You have just taken transfer of your dream home. It’s single storey, north facing so it gets the sunshine and has breath-taking views. One day you notice that your neighbour is renovating. This doesn’t concern you as it will add value to your property. However, you soon realise that they are not only building outwards, but also upwards. They are adding not one, but two stories to their home. Your beautiful view is now that of a brick wall and your warm afternoon sunshine has vanished only to be replaced by darkness and cold all year round. The only thought going through your head is, “surely this can’t be legal!”
Unfortunately, in most cases it is completely legal! Although many houses are initially small and appropriately sized for their plots, it is common to find that there is a right to extend upwards and sideways from the time the plans were first approved.
What does this mean for you, the purchaser? Essentially, before signing the Sale Agreement, it is advisable that you do a bit of research by checking the zoning rules that apply to the street of your dream home. Then you will be in a better position to decide how important those views are to you and if you are prepared to take the risk of perhaps losing them at a later stage. It does also mean, however, that just as your neighbour can build upward and outward, so can you!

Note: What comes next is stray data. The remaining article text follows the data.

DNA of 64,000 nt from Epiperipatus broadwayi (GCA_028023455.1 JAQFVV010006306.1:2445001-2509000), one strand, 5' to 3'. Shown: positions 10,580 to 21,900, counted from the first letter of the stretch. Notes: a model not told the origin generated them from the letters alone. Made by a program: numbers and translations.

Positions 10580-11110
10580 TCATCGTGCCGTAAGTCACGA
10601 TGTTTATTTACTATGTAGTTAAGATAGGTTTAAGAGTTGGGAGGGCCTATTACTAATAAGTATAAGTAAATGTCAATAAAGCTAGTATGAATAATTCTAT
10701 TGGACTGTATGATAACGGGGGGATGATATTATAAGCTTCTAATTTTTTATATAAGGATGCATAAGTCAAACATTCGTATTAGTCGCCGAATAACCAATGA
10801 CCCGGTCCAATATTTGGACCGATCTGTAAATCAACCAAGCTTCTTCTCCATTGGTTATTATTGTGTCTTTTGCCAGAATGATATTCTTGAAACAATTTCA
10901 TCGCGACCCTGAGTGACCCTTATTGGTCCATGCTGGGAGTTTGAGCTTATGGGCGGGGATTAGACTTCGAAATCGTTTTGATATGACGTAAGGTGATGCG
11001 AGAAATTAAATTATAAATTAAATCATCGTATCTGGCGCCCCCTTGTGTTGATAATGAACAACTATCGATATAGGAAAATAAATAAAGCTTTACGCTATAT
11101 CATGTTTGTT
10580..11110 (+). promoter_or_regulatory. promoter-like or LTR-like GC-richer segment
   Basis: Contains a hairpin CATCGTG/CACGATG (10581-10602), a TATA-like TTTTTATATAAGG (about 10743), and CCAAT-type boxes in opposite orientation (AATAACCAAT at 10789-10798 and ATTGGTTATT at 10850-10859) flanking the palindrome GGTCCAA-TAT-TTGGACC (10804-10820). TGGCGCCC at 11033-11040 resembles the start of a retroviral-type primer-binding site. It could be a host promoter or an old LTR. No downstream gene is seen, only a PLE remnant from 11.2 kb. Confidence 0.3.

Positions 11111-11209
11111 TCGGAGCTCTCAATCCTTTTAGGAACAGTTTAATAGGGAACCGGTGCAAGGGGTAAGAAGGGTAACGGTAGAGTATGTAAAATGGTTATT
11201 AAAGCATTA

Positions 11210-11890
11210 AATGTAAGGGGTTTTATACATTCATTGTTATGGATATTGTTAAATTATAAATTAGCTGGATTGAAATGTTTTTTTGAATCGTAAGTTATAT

However, the law does require that building plans be submitted and approved by the municipality. The development and use of land and buildings are generally controlled by various laws and regulations. In addition, the land owner must comply with the provisions of the zoning scheme, which sets out rights and restrictions in respect of a specific land unit. The Title Deed of the property may also contain restrictions as to land use.
|Unfortunately, landowners often contravene these controls and regulations and on occasion build without having even submitted and/or received approval of their building plans. In such a case, on receipt of a complaint, the municipality will investigate and take appropriate action.
An interesting example is the case of a beachfront home built at Kenton-on-Sea, Eastern Cape, without the necessary building approval. The neighbour whose sweeping, panoramic views of the ocean were obstructed by the renovation lodged a complaint with the local municipality. Upon investigation by the municipality and after an extended court case that reached as far as the Supreme Court of Appeal, it was ordered that the R8m home be demolished!